The Conference of 57 Local Governments and Local Council Development Areas (LCDAs) in Lagos has requested equal sharing formula with the state in the proposed value-added tax (VAT) bill now before the Lagos House of Assembly.
The secretary of the Conference 57 and chairman of Odi-Olowo/Ojuwoye LCDA, Abdulrasak Ajala, made the request at a one-day public hearing on the bill organised by the Lagos Assembly on Wednesday.
The parliament is considering a tax bill titled ‘A Bill for a Law to impose and charge Value Added Tax (VAT) on certain foods and services, provided for the administration of the tax and for related matters’, following Rivers’ example.
Mr Ajala explained that for the councils to pursue meaningful development, they required a better sharing formula for its members in the proposed VAT law.
The conference 57 secretary demanded a 50-50 sharing formula, contrary to the 75-25 proposed in the bill in favour of the state government.
Being the closest to the grassroots, Mr Ajala explained that the councils, which also host companies, should benefit from a better share than the 25 per cent in the bill.
The council chairman commended the legislators for the bill, as well as the synergy between the executive and the legislature.
“On the distribution of revenue, you will agree with me value-added tax is on consumption and production, and all these economic activities are domiciled in our respective communities. In addition, local governments, being the closest to the grassroots, need more revenues given the enormity of the responsibilities the Constitution confers on us,” he noted. “Hence, the 25 per cent in the bill is grossly inadequate for local governments to execute all the promises we made to our people; and of course all our electoral promises.”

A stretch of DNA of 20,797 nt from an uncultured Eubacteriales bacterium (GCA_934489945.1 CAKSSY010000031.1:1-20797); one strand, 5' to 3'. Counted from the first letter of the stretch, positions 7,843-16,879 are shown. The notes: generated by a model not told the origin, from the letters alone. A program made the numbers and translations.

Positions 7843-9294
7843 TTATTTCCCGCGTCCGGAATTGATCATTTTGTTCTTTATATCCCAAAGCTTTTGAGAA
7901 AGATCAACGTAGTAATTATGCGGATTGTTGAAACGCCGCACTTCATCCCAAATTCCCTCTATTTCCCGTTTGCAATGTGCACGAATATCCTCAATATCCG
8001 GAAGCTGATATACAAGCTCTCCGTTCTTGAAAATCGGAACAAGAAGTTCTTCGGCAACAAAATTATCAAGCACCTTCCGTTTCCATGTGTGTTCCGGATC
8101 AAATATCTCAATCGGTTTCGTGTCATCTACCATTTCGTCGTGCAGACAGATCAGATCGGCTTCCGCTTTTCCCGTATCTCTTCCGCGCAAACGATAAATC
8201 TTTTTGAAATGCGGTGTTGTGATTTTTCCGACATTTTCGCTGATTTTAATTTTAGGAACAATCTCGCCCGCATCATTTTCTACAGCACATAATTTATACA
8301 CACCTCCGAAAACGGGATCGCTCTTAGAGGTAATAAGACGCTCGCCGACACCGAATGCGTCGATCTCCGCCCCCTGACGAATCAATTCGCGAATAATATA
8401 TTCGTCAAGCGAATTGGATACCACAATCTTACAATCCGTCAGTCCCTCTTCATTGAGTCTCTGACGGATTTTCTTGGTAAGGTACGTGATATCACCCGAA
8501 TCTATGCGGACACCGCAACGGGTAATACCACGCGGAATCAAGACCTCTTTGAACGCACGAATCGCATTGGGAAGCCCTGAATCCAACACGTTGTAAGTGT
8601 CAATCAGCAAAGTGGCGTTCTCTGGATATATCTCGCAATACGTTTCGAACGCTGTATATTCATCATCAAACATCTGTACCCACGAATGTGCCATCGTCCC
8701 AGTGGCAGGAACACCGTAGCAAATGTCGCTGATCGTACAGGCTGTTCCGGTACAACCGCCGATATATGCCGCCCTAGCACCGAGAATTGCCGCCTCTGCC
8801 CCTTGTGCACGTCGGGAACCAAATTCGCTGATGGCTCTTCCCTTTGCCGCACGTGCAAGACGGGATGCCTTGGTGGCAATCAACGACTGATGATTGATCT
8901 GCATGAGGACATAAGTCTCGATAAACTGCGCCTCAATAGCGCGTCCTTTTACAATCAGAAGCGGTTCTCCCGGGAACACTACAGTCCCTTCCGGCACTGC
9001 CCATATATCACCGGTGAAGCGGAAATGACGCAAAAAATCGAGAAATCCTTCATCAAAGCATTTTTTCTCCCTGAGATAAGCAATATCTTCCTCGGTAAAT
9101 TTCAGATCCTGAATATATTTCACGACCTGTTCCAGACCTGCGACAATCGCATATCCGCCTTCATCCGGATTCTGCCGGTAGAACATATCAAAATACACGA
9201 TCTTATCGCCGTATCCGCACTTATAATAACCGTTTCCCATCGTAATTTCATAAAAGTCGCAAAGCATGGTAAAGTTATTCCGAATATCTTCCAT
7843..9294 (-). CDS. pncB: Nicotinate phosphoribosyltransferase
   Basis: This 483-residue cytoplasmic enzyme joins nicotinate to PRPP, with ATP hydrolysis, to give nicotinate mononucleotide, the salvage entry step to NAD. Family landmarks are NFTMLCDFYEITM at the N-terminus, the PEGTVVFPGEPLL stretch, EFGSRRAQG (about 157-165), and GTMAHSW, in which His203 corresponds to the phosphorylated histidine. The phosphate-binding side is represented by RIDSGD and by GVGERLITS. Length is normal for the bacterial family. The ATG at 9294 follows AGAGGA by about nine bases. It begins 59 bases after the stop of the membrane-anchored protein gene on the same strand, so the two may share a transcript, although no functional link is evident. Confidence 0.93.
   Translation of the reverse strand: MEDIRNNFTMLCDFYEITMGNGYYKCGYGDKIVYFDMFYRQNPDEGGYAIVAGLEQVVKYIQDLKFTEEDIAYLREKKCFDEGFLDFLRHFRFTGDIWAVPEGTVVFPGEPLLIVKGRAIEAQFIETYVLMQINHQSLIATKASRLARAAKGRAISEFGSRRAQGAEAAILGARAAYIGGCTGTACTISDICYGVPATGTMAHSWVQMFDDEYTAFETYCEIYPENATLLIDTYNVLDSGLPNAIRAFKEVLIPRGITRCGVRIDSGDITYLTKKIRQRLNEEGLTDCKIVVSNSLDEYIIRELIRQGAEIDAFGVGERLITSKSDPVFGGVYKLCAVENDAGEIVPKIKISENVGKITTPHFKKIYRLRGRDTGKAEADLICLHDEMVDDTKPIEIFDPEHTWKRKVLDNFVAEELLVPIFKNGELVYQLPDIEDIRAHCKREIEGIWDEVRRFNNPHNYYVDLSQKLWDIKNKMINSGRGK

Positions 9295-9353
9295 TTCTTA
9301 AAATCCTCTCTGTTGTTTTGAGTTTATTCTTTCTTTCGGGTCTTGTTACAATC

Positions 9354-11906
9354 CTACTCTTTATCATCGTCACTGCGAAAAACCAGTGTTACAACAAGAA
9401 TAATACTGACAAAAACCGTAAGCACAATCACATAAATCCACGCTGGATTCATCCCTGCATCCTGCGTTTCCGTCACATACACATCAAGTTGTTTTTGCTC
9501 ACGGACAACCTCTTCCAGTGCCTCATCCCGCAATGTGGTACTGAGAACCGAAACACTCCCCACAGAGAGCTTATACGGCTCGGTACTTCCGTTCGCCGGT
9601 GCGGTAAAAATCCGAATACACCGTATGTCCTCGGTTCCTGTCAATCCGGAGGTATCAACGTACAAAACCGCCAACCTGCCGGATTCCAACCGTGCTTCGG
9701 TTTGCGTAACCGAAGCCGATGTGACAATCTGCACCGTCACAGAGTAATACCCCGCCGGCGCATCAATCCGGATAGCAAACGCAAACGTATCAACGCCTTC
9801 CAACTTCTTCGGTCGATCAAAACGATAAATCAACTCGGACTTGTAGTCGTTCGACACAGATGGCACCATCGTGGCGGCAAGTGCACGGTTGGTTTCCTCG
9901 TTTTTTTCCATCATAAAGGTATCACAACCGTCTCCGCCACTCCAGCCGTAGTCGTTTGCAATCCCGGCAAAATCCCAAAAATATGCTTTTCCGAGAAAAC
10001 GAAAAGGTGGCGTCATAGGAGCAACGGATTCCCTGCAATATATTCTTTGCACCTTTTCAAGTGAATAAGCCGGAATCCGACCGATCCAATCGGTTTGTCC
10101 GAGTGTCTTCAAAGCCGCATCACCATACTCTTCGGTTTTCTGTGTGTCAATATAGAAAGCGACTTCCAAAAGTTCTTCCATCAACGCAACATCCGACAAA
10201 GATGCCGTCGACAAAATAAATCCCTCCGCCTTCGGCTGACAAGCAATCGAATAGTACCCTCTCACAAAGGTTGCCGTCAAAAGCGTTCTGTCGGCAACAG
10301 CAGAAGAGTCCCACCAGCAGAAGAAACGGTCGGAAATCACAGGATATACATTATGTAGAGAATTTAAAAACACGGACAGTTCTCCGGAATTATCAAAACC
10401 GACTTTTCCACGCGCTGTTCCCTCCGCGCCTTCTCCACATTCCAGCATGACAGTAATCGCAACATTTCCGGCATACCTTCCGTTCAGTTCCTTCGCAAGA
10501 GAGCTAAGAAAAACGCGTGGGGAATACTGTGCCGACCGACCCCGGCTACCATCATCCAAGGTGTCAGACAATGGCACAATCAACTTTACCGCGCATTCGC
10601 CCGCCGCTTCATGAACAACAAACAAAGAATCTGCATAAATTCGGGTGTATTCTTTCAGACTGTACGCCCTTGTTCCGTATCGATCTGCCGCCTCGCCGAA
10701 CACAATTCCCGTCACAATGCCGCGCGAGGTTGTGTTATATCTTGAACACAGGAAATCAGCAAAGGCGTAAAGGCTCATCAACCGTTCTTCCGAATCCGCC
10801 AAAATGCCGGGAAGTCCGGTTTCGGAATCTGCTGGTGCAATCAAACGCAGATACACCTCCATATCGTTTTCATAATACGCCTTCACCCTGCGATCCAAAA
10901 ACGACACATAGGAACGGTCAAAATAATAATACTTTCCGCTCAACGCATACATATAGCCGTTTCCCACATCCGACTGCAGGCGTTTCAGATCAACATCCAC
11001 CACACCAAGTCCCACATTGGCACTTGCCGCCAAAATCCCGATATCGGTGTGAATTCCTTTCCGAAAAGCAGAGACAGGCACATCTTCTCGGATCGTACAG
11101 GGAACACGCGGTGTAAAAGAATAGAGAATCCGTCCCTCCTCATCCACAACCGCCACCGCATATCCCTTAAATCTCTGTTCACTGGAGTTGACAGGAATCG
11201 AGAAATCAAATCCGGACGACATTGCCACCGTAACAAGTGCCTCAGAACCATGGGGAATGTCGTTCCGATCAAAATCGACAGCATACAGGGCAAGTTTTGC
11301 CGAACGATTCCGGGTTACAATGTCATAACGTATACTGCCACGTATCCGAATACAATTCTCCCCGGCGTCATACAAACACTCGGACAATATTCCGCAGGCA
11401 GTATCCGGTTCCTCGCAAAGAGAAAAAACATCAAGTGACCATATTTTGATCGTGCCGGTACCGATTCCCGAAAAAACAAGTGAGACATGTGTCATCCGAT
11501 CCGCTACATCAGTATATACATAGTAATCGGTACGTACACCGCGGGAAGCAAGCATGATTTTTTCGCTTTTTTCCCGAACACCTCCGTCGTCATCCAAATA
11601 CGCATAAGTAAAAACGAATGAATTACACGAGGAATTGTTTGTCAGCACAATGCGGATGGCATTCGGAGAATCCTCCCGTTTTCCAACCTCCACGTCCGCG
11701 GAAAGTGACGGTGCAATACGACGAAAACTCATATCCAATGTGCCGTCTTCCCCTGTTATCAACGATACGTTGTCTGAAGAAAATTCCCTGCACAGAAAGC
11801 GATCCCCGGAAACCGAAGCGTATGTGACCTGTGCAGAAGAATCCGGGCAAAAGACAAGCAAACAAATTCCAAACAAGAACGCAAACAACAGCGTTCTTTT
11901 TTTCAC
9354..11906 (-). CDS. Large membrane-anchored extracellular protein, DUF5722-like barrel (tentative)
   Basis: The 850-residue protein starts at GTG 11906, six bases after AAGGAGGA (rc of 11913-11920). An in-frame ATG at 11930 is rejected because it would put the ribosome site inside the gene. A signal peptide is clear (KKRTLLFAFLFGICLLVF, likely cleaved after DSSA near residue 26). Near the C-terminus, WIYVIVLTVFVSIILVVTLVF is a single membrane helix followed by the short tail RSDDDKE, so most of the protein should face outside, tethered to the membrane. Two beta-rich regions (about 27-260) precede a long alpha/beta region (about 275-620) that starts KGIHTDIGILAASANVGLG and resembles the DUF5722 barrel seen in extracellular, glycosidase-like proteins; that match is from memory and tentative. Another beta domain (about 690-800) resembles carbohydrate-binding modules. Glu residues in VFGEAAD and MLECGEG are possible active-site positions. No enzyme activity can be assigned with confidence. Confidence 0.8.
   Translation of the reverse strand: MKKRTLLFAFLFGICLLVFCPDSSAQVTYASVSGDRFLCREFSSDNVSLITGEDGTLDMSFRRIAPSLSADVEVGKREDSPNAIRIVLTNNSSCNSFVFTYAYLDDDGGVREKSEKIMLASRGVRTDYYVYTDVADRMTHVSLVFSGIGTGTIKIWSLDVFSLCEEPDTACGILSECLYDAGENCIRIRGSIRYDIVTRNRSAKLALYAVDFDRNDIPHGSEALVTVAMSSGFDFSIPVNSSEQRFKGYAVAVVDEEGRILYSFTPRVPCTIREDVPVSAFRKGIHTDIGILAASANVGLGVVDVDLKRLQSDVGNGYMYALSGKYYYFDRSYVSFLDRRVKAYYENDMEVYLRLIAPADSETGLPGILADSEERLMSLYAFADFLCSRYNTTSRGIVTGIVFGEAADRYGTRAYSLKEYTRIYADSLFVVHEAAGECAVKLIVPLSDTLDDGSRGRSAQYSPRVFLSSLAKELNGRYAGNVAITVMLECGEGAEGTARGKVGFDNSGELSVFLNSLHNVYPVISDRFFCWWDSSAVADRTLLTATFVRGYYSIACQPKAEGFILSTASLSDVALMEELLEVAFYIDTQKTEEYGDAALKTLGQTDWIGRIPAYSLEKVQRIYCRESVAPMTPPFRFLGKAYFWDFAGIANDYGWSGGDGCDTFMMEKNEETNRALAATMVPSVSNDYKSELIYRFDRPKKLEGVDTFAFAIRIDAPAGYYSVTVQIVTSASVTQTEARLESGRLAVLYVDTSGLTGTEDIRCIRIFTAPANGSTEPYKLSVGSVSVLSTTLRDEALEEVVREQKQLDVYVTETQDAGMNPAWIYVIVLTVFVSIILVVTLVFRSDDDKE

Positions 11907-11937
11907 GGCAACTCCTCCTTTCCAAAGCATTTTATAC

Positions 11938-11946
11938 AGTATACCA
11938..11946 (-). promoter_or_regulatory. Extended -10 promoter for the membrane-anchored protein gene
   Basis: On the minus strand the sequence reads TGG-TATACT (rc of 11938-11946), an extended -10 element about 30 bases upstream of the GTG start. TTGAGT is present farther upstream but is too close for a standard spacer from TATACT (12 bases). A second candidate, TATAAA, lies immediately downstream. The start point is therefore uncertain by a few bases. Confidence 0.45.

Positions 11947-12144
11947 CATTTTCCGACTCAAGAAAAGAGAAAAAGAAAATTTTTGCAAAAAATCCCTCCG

Mr Ajala further stated, “This is the reason we are making a passionate appeal, on behalf of Conference 57, that we should raise the bar higher, from 25 per cent to 50 per cent.”
Contributing, Michael Ade, representing the Lagos Tax Justice and Governance, commended the lawmakers and the state government for having the political will to imitate Rivers’ government and parliament.
Also commenting, the attorney general and commissioner for justice, Moyosere Onigbanjo, declared that the judgment on the VAT law was not valid only in Rivers, but any state in the country stood to benefit from the judgment.
According to the attorney-general, the National Assembly does not have powers on VAT.
The House Committee on Finance chairman Rotimi Olowo, insisted that it would make no sense if all monies accruable to Lagos was taken by the federal government.
Mr Olowo argued that given the pressures on the state governments in terms of infrastructure development, the proposed law on VAT in the state would bring about development.
The Speaker of the parliament, Mudashiru Obasa, assured stakeholders at the public hearing that their contribution were as vital as the bill and would be included in the proposed bill before its passage.
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